But Yahoo!’s analysis goes further: “We are building profit and loss data at the level of an individual cookie. We know if you are making or losing money for Yahoo!.” Such information helps prioritise services, such as call-centre support, for which profitable users can be put to the front of the queue.
Word of mouth, reach and online ad effectiveness
Next up in the digital session came Matt Dodd from Nielsen Online, who introduced Net View: Nielsen’s metered panel of 36,000 individuals, which is used to track all online activities and, ultimately, enable Nielsen to “visualise every click”.
Focusing on data for a client, Kirker holidays, he showed how one potential customer’s journey started with the googling of a Florence-based hotel, a visit to the Kirker site, then on to tripadvisor.com, then Google maps and finally easyJet.
This minor example confirms what we’ve all long known: that the AIDA (attention, interest, desire, action) model of advertising is a busted flush - and, what’s more, there's no suitable model to replace it.
“No customer journey is the same,” said Dodd, who said that even for the same product such as a holiday, initial interest to conversion could vary from one to eight weeks. His advice was to take the conversion as a starting point and work backwards to see the links between variables such as search, website aggregators, consumer-generated content and your advertising.
Advances in neuroscience over the last decade or so have stimulated its appliance to a number of industries seeking to understand the mystical secrets of the brain. There was a neuro-economist speaking at the World Economic Forum in Davos this week, presumably to help explain what mainstream economists currently can't.
And, likewise, there was a neuro-marketer at Media Research 2009 preaching a persuasively simple message: that the brain can tell marketers all that they need to know.
"Neuroscience," proclaimed Dr A.K. Pradeep, CEO of California-based Neurofocus, "unlocks the universal language of the brain. It avoids catching the bits people didn't mean to say but did, and does catch the bits they meant to say but didn't."
He uses the humble baseball cap to collect data, albeit a baseball cap containing 64 sensors that, 2000 times per second, measure attention, emotional engagement and memory retention. Combinations of these three variables determine three effectiveness metrics:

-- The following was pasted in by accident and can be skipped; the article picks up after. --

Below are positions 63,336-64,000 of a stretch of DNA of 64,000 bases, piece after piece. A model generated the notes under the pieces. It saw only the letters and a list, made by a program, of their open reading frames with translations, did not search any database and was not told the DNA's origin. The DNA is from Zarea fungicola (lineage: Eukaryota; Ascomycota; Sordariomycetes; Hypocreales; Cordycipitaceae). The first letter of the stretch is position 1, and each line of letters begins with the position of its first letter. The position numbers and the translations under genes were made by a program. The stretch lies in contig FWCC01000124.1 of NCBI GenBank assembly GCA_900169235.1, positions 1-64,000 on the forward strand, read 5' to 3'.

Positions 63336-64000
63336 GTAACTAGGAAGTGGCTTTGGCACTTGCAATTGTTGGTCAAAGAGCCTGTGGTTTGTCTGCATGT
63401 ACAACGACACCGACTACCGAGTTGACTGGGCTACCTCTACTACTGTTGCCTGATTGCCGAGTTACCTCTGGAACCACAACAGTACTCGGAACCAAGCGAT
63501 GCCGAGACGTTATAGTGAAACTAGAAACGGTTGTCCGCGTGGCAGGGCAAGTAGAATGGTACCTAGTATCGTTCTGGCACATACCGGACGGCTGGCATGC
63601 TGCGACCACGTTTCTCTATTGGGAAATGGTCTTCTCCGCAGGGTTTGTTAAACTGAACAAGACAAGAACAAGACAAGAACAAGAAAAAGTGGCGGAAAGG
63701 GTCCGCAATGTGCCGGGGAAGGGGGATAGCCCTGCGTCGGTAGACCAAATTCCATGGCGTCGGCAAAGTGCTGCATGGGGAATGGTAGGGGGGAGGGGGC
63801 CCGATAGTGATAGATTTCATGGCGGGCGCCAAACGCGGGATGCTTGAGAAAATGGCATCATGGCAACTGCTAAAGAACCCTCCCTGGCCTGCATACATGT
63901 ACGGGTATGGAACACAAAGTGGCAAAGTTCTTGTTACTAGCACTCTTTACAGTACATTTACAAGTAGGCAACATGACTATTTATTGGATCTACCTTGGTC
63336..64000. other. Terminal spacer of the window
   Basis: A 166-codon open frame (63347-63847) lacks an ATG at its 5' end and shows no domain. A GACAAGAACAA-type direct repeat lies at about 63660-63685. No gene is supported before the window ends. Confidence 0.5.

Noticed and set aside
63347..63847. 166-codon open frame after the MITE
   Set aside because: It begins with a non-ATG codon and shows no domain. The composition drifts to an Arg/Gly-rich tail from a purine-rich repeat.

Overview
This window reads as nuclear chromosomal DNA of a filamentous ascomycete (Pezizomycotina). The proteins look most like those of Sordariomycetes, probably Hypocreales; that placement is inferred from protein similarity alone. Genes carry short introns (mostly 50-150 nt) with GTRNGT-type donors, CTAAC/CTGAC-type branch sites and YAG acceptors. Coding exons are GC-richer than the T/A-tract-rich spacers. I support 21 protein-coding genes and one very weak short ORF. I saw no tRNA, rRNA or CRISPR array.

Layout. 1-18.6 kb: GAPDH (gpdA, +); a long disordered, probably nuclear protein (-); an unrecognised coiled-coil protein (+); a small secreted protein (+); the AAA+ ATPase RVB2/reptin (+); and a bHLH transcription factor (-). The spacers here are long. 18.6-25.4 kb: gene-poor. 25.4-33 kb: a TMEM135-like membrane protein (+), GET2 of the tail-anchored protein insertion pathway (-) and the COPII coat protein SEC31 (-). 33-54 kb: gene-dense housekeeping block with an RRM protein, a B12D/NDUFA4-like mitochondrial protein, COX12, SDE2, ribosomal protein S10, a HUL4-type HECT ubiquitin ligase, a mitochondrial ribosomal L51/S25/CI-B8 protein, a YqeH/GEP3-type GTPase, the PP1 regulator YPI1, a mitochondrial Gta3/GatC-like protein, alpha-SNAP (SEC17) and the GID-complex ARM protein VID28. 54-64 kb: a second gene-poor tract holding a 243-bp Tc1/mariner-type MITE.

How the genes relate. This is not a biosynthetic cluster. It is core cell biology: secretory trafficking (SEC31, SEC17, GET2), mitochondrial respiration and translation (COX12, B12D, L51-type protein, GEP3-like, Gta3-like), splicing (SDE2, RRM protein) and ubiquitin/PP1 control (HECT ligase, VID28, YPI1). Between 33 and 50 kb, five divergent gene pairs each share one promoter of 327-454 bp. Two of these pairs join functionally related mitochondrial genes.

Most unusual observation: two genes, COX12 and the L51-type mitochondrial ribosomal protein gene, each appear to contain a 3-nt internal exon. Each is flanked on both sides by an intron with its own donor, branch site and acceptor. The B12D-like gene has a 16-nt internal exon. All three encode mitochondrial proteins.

- Persuasion: emotion and memory
- Awareness: emotion and attention
- Novelty: attention and memory
This methodology, said Pradeep, can be applied to a wide range of marketing situations. In combination with eye-tracking technology, the readings from the baseball cap can track brain responses to commercials, identifying the strong and weak elements of an ad, and help optimise creative content.
For TV ads, he continued, it can predict wear-in and wear-out levels, which can feed into media decisions (high wear-in warrants boosted frequency; high wear-out warrants boosted reach). Other applications include retail environments (for example, walking subjects through a store), product testing (monitoring the consumption process); and packaging testing.
Pradeep's enthusiasm for neuro-scientific methods was infectious and few would disagree with his observations on the limitations of traditional advertising and media research. In that context, it can make a welcome addition to the toolbox. But the quasi-lab-rat nature of neuro-scientific research is hardly capturing the consumer in a typical, day-to-day environment, which is why it can't - at least yet - be a replacement.
An initiative that's perhaps better at delivering real-life media data is the IPA Touchpoints database, already lauded earlier in the day as the current gold-standard of integrated media planning tools.
It was Kate Cox, MPG's strategy director, who provided a guide to what Touchpoints had to offer - not as a stooge, but as a generally impressed fan, who summed it up as a "great decision-support tool".
Key findings from the most recent release of data in 2008 (based on self-completion questionnaires and PDA diaries), found:
- TV is still dominant among 15-24s
- Web and TV are growing, whilst radio and magazines declining
- A rise of multi-tasking
Other topline trends are detailed in the 2008 WARC Online exclusive paper: Results from IPA TouchPoints 2.
Despite all the resources devoted to understanding media choice, "it still remains a bit of a gamble". This was the view presented by Lawrence Janes, Head of Media Solutions & Development at dunnhumby - the company responsible for analysis of all Tesco's transactional data, which encompasses the shopping activities of some 14m people in the UK.
Such analysis, he says, enables the production of hard data of marketing's impact on shopping behaviour across a surprisingly elongated fmcg tail, in which only 10.5% of brands have more than 5% penetration, and nearly 80% have a penetration of less than 2%.
He illustrated how:
- Exploratory testing and econometric analysis could identify the effect of specific media campaigns on sales - even down to the level of a specific print title.
- A confectionery client discovered that half of its £11m budget was not working and (cue Holy Grail) which half it was.
- A dairy client was able to conclude that 70% of its sales were base, and 30% from marketing. Within that, half its marketing sales were generated by an over-relaince on margin and equity-eroding BOGOF promotions, which promped more investment in media.
Media Research in 2009: a complex consensus
"What pleases me about today is that at conferences like this a few years ago, we'd be trying to build a supercar. Now we are accepting the reality in which we have to work with lots of different data sources." These comments, from afternoon panellist and Initiative planning director, Tony Regan, sum up well an emerging consensus - that the quest for the silver-bullet, single-metric solution of yester-year is over.